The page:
Though they aren't outstanding, the multiplayer additions in the Elite Force Expansion Pack are basically enjoyable. You'll be able to play these on more than 20 new maps, many of which are designed specifically for capture-the-flag. Like the holomatch maps from the original Elite Force, these are noticeably Star Trek-themed, which gives them a fairly distinct look, compared with maps found in many other shooters. Elite Force's impressive arsenal of energy weapons (which doesn't change in the expansion) also makes these matches seem very quick.
The black-and-white Captain Proton mission looks promising at first.
Unlike the multiplayer additions in the expansion, the new single-player Virtual Voyager mode is more difficult to justify. It just lets you run around the various decks of the Voyager, carrying an ugly tricorder device that simply identifies the names of characters and objects. It's easy to get lost in the uniformly gray corridors of the Voyager--truth be told, the design of the vessel doesn't seem particularly aesthetic or intuitive. Though this virtual tour lets you interact with the crew of Voyager, which can usually be found in its respective stations, at best it seems like all you're doing is pestering these poor characters--who seem to either be busy or simply standing around, minding their own business. You do get to access some intelligence files regarding the crew and other aspects of the Star Trek universe, but these encyclopedic reference materials are suitable only for die-hard fans of the show, much like the entire Virtual Voyager mode. Then again, it's these fans who'll be most disappointed by the inability to have meaningful interactions with the crew or with any of Voyager's stations or equipment. In all fairness, Elite Force is a shooter, not a simulation or a role-playing game--but the Virtual Voyager option is none of these things.
Actually, it does attempt to be a shooter when you get to the holodeck and try out the four new single-player missions. Unfortunately, all of these are poor. One of them at least has a good concept: In it, you play as Voyager lieutenant Tom Paris' holodeck alter ego, Captain Proton, a '50s-era pulp science-fiction superhero. He must traverse an entirely black-and-white level to save the lovely Constance Goodheart from the evil Dr. Chaotica. As charming as the idea may sound, in practice, the Captain Proton level is even blander than its color palette--you just kill one basic type of enemy grunt over and over while navigating a simple environment, until you reach the disappointing showdown with Chaotica and his evil pet robot. At least you can finish the whole level in less than half an hour, and better yet, you can use this mode's black-and-white character models in multiplayer. If the Captain Proton mission is bad, then the other three are terrible. One is a mission inside a Klingon base. The confusing level design and the predictable firefights are much less satisfying than anything in the original Elite Force. The holodeck also sports a boring old shooting gallery, where you blast little moving targets for no reason. Finally, there's a "holodeck goes wrong" mission in which you get to kill stupid aliens in a garden until they stop respawning.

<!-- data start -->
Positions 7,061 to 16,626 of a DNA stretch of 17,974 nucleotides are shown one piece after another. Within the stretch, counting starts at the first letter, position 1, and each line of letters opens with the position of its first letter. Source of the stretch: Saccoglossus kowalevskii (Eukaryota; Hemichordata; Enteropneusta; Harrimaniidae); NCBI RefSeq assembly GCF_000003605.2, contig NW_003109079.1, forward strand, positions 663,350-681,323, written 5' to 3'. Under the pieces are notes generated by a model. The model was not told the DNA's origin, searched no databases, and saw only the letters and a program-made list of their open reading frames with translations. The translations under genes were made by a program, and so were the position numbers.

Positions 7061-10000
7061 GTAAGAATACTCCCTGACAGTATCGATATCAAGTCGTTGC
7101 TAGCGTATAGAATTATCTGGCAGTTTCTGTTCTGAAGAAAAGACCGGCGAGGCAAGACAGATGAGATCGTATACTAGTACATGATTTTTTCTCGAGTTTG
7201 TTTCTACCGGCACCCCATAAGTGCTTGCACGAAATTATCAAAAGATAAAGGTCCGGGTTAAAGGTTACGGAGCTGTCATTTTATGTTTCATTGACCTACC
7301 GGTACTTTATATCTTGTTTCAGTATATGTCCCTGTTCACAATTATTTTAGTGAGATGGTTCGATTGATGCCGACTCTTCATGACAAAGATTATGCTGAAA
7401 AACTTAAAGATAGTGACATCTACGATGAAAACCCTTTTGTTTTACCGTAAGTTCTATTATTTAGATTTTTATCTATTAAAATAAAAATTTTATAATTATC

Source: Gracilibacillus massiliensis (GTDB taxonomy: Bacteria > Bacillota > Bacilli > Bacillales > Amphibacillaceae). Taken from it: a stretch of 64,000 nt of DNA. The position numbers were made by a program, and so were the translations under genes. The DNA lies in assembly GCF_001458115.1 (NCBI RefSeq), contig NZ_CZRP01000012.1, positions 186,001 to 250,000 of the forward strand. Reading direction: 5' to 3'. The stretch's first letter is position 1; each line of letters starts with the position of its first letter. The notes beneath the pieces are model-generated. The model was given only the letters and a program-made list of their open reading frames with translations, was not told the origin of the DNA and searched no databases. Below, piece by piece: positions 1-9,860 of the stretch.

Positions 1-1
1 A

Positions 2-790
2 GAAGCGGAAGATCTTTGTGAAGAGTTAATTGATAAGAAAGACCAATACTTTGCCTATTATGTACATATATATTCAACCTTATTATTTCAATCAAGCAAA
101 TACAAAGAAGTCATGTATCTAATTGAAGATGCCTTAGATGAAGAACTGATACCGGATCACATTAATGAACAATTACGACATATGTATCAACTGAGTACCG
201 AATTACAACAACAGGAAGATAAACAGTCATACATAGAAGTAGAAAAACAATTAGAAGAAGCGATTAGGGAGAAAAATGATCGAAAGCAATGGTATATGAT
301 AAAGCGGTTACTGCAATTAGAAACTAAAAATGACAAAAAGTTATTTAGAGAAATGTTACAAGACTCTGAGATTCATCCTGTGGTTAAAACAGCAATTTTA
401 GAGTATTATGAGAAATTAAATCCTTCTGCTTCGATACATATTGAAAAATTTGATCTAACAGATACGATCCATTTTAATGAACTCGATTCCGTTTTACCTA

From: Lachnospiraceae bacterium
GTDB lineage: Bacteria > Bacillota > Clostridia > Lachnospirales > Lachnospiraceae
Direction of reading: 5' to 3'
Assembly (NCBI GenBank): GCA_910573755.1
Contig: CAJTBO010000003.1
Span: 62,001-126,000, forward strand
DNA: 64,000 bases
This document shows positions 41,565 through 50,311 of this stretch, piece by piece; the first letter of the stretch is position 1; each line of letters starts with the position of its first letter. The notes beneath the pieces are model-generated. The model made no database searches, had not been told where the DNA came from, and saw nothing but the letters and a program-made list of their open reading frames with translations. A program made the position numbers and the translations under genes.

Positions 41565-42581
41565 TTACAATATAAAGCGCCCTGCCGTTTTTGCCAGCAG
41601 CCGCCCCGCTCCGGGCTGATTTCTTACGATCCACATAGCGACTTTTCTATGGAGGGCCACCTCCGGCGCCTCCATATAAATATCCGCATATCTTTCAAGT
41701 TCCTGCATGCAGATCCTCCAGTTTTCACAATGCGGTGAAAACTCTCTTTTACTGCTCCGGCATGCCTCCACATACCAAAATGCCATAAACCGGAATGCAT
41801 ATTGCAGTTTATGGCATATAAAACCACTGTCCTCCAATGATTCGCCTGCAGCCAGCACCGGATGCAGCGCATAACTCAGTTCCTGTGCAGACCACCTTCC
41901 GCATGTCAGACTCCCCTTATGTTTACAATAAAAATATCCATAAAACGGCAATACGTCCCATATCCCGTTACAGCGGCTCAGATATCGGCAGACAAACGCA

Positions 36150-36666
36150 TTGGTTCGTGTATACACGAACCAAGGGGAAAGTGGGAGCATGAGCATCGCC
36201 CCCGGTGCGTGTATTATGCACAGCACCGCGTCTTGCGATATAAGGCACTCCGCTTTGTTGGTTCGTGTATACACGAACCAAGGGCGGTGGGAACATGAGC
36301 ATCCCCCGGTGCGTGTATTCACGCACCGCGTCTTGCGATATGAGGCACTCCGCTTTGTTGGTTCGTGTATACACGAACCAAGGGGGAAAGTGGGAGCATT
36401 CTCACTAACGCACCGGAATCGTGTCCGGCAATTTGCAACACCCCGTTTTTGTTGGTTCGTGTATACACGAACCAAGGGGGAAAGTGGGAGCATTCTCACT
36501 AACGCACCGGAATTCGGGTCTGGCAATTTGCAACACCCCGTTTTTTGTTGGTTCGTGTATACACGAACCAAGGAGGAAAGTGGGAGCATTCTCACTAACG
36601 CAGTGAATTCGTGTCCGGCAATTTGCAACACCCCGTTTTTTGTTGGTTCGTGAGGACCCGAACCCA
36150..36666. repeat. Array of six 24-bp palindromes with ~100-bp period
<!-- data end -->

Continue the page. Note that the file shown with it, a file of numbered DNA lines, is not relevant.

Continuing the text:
Virtual Voyager is only suitable for die-hard fans of the show.
For the most part, the Elite Force Expansion Pack has the same high-quality production values as in the original game. The blandness of some of the single-player areas does detract from this to some extent, and some of the new dialogue in the game sounds muffled, though at least all the characters from the show are voiced by the actors who portray their real-life counterparts. Even actress Jeri Ryan, who didn't provide the voice for her character, Seven of Nine, in the original Elite Force, recorded the speech in the expansion. She even rerecorded all of Seven's dialogue from Elite Force, which is obtainable in a free, downloadable patch.
The Elite Force Expansion Pack ultimately lacks the focus of the original game. The single-player Virtual Voyager mode is more interesting in principal than it is in practice, while the new multiplayer options are mostly worthwhile, though not out of the ordinary nor out of the realm of free downloadable mods. Elite Force was a great game in itself--the fact that it was based on a TV show had little bearing on its actual quality and merely gave it a more-specific appeal. However, your enjoyment of half of the expansion pack's content depends upon how much you enjoy Voyager the show, as the expansion lacks many of its predecessor's great qualities but does leave the Star Trek context intact. Otherwise, the Elite Force Expansion Pack is suitable for those who couldn't get enough of the original game's multiplayer holomatch. These players in particular will find that the expansion's $20 retail price can be suitably justified by some of its new features.